16 Oct The Narcissistic Empath or The Empathetic Narcissist
Yesterday I wrote on Facebook that, “writing is inherently narcissistic”. The post inspired quite a bit of commenting- some in agreement as well as some pushback declaring that instead, “writing is inherently empathetic”. I made a second post that declared, “writing is inherently empathetic… and narcissistic”.
The post was inspired by my work on a film about mind-body medicine. We are in the final stages of a 12 year effort to make a documentary about Dr. John Sarno. It has been an intense struggle on many different levels. My wife and I have been editing full-time for the past year. Over the course of that year, my personal exploration of the connection between pain and mind-body issues has become increasingly central to the story. As we get closer to finishing the film the reality of this situation weighs heavily upon me. My post was inspired by the fear that the film had become an exercise in narcissism. At this point, there’s no escaping the idea that my story will play a major role in the movie this is the film that it has become and this is terrifying to me.
Editing a film can be compared to carving a sculpture out of clay. In the early stages, big changes don’t have a profound impact on the whole. However, as it begins to take shape the changes have a larger impact. When it gets very close to being finished even small changes can change the project immeasurably. The film works now for the most part, which means that we’re stuck with me.
As a filmmaker, or any kind of artist, whenever we put our work into the world- whether or not it is directly about us- when people judge the work it’s almost impossible to not feel judged ourselves. When it gets rejected from a festival or when it gets a bad review its difficult on some level to not feel as if we have been rejected. When the artist is a major part of that work that sense of judgment is exponential. I have found it difficult to even watch the film with friends. The idea of it being watched by large audiences is overwhelming. Right now I’m sitting in the meadow behind my house dictating this into the phone. I’m out here because I have a headache and I had to get outside. I understand that this dilemma is a big part of the reason I have this pain right now.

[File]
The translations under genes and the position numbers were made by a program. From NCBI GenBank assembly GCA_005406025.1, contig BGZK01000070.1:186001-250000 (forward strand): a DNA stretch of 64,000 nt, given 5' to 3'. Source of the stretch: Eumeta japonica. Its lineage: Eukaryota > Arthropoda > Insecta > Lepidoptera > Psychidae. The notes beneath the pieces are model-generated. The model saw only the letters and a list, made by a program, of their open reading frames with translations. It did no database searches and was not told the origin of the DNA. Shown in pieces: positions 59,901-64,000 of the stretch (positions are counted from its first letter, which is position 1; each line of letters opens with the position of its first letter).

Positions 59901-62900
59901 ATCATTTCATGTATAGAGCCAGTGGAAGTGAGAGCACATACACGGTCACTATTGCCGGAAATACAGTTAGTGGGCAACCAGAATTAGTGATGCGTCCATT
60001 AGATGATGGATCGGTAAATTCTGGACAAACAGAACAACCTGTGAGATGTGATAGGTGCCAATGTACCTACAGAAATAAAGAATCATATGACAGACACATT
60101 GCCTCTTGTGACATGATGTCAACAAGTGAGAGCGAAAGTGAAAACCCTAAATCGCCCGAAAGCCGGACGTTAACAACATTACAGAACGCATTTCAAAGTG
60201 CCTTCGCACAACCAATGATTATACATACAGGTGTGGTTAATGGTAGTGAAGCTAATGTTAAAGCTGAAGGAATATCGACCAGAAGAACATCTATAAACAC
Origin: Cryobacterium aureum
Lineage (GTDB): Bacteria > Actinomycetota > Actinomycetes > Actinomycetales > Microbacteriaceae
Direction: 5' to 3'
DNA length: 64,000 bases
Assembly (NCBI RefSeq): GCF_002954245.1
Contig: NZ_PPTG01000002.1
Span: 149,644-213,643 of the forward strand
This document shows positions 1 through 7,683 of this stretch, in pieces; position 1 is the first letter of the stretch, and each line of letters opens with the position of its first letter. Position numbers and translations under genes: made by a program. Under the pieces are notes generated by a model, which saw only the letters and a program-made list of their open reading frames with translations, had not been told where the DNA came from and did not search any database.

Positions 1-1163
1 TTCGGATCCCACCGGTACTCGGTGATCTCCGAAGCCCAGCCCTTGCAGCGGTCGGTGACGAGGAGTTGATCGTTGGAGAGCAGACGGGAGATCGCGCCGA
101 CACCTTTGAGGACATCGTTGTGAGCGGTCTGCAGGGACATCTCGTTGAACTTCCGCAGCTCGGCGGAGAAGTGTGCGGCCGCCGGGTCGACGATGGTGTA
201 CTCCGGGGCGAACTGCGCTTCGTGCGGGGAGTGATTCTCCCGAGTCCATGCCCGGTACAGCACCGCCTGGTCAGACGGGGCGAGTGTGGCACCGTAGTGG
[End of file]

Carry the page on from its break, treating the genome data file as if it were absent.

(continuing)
My wife told me to take an advil but I refused because I know that the headache comes not from the emotions, but from not dealing with them, so I’m out here trying to accept them. As we say in the film one of the great difficulties of making it was that our main character wasn’t really fighting- and you need conflict to tell a story. I have been fighting for the past few years to become more true to myself and to find ways of accepting those parts of me that I do not feel comfortable with. Part of that process has been to allow myself to be as emotionally naked in the film as possible. However, to be naked is to be vulnerable and it’s dangerous to be vulnerable. Right now I’m having a little bit of buyers remorse. On another level I understand that what feels narcissistic is actually empathetic. It’s just hard to find the line between the two.
Eugene Victor BoothPosted at 21:16h, 06 November
I think part of the confusion here is semantic: to focus on oneself isn’t automatically ego-serving. I am thinking that the issue is the motive, not what actually ends up on the paper.